As one participating scientist points out, to miss the mark by so much means what we understand about the universe is fundamentally wrong. The universe continues to be exciting, a little scary, but mostly—a mystery.
Meanwhile some in the conservative press call the president incapable, unable to handle the situation. But he is not so stupid he doesn’t know this is a crisis. He knows his poll numbers are going to go even lower next month because of it. He scrambled Wednesday to hold a news conference to control a little of the damage, but said nothing new.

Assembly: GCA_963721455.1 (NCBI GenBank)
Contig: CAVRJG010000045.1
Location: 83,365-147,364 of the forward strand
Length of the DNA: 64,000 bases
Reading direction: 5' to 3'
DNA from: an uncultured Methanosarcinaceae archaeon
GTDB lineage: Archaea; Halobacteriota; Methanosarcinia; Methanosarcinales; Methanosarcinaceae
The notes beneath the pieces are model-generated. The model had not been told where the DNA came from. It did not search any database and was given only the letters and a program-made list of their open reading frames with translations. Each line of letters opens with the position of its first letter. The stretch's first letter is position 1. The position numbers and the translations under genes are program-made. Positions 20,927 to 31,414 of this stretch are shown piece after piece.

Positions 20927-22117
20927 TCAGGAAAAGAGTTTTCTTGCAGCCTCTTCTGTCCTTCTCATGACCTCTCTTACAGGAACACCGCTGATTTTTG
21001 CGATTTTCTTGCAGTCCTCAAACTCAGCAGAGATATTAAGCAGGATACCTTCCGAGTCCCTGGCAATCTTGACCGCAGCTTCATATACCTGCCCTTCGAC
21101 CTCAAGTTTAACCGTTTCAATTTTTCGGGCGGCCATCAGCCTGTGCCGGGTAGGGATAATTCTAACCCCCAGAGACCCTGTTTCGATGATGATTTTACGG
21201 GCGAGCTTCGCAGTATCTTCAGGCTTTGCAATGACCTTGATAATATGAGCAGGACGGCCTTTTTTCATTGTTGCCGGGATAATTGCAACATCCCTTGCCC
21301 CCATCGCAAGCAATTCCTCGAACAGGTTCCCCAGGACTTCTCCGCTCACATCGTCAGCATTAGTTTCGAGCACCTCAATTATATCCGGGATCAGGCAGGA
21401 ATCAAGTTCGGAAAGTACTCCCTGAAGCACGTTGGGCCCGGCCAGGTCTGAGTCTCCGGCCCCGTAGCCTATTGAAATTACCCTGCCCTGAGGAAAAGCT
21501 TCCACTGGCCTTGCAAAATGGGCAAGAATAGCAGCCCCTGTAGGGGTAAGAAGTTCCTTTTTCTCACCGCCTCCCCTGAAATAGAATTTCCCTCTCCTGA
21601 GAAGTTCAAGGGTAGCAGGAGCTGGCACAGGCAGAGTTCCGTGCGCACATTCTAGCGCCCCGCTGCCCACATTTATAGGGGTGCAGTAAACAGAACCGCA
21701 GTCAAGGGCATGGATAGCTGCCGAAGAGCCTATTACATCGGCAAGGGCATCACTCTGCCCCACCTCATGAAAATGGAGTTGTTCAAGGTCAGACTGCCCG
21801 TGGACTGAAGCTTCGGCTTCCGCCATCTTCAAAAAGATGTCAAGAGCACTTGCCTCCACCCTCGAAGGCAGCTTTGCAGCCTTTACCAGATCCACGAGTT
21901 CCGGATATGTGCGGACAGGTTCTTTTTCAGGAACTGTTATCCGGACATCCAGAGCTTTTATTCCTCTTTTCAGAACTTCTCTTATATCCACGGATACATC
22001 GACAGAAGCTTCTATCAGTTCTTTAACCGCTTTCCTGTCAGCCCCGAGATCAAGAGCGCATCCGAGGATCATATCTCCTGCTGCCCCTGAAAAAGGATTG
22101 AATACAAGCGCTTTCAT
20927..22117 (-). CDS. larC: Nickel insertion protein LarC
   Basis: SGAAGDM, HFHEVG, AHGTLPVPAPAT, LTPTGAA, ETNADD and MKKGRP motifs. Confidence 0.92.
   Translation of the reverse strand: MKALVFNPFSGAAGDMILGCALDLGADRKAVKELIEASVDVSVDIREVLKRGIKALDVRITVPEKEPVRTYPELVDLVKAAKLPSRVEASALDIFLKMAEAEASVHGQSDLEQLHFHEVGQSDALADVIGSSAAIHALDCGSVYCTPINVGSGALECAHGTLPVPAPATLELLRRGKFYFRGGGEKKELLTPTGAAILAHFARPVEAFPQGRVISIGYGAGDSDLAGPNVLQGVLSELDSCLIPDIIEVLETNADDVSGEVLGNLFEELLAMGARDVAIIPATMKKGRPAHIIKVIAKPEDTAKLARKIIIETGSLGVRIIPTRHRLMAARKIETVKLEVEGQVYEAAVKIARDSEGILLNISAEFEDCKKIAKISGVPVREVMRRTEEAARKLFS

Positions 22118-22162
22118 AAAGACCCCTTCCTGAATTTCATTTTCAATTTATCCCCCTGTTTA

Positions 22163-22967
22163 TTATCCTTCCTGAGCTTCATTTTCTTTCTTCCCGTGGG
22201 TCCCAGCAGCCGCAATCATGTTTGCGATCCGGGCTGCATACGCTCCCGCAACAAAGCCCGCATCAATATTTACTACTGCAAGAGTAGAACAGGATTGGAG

There is every sign he let the crisis on the border build to put heat on Republicans and make them pass his idea of good immigration reform. It would be “comprehensive,” meaning huge, impenetrable and probably full of mischief. His base wants it. It would no doubt benefit the Democratic Party in the long term.
The little children in great danger, holding hands, staring blankly ahead, are pawns in a larger game. That game is run by adults. How cold do you have to be to use children in this way?